Writer and Director: Will Adolphy
Reviewer: Maryam Philpott
There remains a considerable stigma around mental illness and many of the issues facing sufferers and carers are poorly understood. Will Adolphy’s new play Dinosaur Dreams showing at the Etcetera Theatre goes some way to addressing this by following a young student who is hospitalised after a “psychotic episode”. Working with The Aurora Foundation, Flux Theatre Company has created a show that takes a calm and insightful perspective on mental health.
We first meet Charlie during his first assessment meeting shortly after arriving at the hospital. He’s anxious, dissatisfied and desperate to leave, certainly not there of his own volition. Over time Charlie endures therapy sessions with the doctor, tense visits from home and engagement with the other inmates, which makes him withdraw further into himself, unwilling to believe he is anything like them.
Adolphy’s play is an honest and engaging account of one young man’s struggles within himself, and the writing charts the process of unlocking his behaviour in an understated and effective way. With Charlie’s character, it sidesteps cliché and, although we learn the reason for his trauma, the audience is left in no doubt that his struggle is far from over.
Key to this a quite astonishing central performance from Ben Manz as Charlie. Throughout he is riven with frustration which manifests itself in the subtlest of occasional shakes to the leg or hand and a sense that he’s permanently bottling-up emotions desperate to break forth but always held back. At times he physically pushes against the walls in a desire to escape, while at others he fights back the tears as the doctor comes a little too close to the truth. As the performance unfolds you see that his surly bravado and isolation is disguising a deep-rooted fear of losing control but, while we see Charlie battling with his issues, Manz makes him seem entirely ordinary.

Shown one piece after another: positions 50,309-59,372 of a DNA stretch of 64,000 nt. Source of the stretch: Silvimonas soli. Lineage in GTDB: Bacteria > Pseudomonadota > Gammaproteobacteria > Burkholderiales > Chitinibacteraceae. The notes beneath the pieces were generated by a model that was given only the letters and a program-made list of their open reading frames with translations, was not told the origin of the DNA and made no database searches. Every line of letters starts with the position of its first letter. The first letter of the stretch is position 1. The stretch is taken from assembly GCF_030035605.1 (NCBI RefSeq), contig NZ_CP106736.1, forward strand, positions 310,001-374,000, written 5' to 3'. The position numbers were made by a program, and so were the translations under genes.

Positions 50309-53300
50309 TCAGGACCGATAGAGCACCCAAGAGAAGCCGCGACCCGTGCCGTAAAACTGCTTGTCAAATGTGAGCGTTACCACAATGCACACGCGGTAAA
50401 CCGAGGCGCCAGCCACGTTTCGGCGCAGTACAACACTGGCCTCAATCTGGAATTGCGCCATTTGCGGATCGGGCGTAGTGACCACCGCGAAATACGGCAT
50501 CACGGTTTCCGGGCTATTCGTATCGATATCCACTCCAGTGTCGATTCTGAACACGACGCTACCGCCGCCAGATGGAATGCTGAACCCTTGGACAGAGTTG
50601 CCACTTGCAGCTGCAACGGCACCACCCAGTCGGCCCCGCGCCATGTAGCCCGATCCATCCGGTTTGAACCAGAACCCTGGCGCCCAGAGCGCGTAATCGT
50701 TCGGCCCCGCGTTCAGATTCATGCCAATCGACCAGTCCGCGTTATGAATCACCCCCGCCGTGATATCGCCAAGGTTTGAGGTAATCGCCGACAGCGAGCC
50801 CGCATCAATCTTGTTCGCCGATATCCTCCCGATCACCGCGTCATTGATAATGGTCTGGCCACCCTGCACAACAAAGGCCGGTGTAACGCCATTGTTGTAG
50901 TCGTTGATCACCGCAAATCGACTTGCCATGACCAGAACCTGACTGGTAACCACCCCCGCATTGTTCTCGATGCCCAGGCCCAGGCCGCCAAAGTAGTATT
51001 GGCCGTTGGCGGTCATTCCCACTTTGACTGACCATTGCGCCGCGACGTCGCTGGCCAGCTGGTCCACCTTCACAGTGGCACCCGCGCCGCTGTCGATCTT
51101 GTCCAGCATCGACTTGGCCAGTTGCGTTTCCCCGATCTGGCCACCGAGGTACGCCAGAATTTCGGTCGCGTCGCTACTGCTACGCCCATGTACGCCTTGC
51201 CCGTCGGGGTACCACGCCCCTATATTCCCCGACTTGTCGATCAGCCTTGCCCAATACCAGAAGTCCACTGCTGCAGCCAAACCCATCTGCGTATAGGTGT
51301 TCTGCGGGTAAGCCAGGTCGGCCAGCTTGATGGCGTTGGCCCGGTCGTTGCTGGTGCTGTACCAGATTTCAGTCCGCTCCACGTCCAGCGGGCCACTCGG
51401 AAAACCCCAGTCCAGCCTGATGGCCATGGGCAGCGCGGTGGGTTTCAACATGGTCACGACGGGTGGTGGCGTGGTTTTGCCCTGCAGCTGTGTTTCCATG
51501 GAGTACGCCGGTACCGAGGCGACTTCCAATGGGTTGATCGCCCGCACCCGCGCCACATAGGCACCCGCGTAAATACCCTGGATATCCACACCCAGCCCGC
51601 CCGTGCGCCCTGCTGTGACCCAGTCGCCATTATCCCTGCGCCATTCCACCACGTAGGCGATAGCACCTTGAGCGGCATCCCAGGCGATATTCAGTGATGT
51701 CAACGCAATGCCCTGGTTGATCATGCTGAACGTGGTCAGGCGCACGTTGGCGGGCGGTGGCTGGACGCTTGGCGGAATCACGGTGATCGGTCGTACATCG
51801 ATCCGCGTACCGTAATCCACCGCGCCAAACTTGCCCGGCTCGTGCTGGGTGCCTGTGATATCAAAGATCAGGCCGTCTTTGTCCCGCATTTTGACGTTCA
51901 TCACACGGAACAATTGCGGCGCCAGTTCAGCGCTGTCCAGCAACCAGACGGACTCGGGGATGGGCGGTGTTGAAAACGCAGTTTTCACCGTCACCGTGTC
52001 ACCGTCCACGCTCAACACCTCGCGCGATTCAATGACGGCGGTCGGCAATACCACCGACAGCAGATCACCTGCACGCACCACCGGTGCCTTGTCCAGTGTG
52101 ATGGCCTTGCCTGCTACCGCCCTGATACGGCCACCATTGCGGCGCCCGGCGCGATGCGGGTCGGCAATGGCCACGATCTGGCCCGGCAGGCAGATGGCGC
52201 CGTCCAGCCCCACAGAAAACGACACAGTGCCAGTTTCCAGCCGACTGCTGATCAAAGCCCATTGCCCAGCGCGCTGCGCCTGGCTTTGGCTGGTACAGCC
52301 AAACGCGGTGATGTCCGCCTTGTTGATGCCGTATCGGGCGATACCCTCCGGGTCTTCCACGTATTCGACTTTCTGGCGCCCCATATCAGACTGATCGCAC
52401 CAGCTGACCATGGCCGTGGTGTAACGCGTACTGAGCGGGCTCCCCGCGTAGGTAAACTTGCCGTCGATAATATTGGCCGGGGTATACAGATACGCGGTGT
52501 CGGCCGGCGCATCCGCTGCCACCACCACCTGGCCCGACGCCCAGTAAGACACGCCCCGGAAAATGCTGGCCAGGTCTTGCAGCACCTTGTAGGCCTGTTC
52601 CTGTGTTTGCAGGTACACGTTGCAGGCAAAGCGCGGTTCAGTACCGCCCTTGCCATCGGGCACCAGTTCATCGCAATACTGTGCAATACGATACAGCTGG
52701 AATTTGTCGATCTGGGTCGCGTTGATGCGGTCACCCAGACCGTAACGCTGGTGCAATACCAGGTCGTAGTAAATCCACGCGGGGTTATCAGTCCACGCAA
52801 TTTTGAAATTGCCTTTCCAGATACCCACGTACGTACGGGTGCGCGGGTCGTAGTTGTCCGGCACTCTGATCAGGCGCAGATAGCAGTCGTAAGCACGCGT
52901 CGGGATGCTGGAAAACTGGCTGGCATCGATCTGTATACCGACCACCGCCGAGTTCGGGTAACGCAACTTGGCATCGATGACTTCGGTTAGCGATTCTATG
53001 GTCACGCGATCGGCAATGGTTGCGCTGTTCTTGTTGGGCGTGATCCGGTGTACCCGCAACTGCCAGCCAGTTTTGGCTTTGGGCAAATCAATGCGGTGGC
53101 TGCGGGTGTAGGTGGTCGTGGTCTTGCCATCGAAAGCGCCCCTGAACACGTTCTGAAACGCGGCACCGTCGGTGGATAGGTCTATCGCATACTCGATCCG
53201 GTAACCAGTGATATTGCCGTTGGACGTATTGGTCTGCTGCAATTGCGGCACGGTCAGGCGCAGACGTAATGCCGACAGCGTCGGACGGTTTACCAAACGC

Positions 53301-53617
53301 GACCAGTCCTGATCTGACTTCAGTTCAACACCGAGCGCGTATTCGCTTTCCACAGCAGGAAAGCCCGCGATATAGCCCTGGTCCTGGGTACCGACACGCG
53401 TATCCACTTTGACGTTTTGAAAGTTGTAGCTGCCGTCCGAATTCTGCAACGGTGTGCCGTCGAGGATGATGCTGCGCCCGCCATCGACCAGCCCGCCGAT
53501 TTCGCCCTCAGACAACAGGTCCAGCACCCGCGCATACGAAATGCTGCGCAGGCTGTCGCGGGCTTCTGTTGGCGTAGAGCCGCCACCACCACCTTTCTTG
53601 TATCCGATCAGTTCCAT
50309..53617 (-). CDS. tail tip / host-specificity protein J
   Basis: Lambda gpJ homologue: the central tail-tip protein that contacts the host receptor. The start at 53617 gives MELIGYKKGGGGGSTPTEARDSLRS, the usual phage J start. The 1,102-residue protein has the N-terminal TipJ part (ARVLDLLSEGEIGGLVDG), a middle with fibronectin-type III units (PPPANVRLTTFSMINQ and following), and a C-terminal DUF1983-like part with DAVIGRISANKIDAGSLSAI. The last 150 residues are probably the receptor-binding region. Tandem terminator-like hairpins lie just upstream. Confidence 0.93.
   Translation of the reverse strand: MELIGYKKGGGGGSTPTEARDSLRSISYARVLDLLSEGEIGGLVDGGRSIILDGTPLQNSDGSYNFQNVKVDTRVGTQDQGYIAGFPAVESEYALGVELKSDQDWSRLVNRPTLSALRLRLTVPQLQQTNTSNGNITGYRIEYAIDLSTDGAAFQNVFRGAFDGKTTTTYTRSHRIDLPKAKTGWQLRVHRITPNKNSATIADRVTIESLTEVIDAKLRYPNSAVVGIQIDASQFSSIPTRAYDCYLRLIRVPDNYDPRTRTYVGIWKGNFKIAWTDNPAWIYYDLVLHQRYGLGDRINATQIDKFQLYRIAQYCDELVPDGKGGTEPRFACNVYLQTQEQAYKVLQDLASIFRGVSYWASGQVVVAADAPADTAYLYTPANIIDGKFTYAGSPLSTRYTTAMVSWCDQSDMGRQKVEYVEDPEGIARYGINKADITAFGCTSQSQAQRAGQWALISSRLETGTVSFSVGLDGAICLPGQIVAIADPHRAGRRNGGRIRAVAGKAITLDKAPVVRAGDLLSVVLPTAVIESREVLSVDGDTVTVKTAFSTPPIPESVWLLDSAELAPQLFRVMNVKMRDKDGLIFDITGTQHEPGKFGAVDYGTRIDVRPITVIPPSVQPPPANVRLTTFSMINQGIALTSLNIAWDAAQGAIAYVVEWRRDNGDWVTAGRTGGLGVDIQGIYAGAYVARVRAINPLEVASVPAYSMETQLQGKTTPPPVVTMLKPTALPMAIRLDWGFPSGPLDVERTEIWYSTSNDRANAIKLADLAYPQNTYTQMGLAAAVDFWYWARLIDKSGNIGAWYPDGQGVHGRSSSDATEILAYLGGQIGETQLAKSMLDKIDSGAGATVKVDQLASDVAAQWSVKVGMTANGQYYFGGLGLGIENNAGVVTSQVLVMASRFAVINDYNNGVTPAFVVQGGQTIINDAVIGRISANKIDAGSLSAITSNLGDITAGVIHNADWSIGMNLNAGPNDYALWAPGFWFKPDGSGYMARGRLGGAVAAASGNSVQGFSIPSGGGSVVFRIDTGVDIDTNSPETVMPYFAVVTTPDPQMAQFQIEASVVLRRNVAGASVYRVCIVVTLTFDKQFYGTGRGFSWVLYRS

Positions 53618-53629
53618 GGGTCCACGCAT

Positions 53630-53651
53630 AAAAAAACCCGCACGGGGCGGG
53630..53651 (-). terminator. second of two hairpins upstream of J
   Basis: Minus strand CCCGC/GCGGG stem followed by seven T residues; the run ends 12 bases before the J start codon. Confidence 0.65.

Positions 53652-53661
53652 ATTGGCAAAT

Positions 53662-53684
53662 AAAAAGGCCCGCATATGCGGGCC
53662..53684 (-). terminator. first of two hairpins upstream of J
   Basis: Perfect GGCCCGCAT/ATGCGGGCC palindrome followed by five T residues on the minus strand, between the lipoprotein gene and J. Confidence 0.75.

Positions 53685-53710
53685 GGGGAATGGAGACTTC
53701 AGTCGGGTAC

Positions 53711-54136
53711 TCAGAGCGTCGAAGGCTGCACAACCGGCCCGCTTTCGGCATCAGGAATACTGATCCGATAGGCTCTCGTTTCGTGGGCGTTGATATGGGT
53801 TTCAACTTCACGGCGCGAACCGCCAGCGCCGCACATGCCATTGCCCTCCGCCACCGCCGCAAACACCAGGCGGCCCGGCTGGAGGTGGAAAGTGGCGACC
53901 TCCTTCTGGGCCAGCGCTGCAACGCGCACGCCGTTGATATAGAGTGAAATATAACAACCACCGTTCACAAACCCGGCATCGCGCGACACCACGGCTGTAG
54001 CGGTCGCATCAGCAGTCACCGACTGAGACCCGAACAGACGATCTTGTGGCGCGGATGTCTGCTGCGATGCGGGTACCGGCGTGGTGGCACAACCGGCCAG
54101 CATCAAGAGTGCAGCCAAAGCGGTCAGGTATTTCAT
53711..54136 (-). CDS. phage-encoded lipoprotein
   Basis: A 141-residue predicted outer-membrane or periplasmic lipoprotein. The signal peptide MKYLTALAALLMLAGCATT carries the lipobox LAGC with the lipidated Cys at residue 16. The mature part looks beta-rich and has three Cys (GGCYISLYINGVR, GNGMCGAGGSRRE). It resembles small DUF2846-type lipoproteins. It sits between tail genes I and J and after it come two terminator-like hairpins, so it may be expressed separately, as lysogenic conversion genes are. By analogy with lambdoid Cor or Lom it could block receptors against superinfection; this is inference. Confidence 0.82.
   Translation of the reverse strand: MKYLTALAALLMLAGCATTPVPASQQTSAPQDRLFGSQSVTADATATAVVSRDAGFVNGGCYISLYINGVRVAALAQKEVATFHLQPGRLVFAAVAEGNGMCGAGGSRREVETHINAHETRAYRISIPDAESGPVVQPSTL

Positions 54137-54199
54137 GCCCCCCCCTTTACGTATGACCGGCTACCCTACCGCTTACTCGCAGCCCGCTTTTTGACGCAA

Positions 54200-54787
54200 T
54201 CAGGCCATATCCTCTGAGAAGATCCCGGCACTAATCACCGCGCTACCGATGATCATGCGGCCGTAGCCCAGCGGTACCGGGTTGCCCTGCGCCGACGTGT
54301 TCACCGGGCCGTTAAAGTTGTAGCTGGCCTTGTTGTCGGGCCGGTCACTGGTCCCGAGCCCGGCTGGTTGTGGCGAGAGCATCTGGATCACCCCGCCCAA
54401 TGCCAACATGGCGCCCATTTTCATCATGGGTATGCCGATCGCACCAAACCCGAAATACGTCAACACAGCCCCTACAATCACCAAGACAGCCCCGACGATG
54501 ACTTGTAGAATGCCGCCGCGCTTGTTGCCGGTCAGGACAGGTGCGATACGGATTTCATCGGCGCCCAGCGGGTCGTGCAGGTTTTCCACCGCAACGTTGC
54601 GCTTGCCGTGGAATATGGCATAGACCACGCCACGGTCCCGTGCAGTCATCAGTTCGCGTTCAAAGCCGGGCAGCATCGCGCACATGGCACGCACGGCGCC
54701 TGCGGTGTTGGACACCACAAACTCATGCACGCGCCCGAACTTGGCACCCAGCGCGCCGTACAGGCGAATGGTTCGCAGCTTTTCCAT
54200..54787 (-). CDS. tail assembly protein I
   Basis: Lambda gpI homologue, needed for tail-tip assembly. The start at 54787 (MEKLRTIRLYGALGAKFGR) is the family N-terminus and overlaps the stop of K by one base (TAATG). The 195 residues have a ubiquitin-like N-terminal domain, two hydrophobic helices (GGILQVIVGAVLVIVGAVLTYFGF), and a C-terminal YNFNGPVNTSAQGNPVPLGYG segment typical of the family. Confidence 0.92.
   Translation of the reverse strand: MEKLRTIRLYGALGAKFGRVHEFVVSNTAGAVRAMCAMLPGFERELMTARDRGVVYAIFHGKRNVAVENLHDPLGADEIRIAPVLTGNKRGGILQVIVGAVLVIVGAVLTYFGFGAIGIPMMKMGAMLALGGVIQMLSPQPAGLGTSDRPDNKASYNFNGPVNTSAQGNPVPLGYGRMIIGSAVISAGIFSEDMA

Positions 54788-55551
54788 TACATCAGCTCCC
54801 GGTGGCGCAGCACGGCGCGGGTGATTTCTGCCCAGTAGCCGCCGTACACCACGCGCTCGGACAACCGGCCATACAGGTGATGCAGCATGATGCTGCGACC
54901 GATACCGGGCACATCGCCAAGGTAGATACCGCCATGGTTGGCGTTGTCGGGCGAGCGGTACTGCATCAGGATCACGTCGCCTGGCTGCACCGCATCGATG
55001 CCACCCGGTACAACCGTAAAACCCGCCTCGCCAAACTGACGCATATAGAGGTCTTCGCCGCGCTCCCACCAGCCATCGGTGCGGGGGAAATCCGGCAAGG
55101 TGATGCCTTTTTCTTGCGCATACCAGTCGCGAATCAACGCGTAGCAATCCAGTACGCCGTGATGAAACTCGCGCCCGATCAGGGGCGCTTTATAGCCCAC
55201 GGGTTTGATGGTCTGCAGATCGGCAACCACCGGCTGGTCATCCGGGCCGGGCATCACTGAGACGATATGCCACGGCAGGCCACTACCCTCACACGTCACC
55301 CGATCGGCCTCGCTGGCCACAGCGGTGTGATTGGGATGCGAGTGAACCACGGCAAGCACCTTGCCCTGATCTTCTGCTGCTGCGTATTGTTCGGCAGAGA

Yet, while you’d have to go a long way to see a performance as good as Manz’s, it does, unfortunately, expose the weakness in the rest of the cast and elements of the story. None of the other characters feels entirely real, they have virtually no depth and while we frequently see a doctor (Nigel Fyfe) and nurse (Leigh-Anne Gilbert), there’s no real sense of the difficulty of their role. Fellow patient Ruby (played by Ella Road) is given more to do and her own backstory but her purpose is to trigger Charlie’s recovery so we only see her as a reflection of him rather than a fully dimensional person with her own concerns.
A dream sequence early on feels a little out of kilter with the rest of the production and the role of Charlie’s mother (Louise Lingwood) is anaemic and overplayed. There’s a lovely section in the middle as Charlie begins to thaw during an X-Factor-style “dream-off” with Ruby and more of that contrast of normality in an extraordinary environment would add greater texture. Dinosaur Dreams does take an important step forward in exploring how mental health issues affect ordinary people while creating awareness of the support available. As a piece of theatre,there are things to address, but Manz’s performance as Charlie is truly impressive.
Runs until10 July | Image: Contributed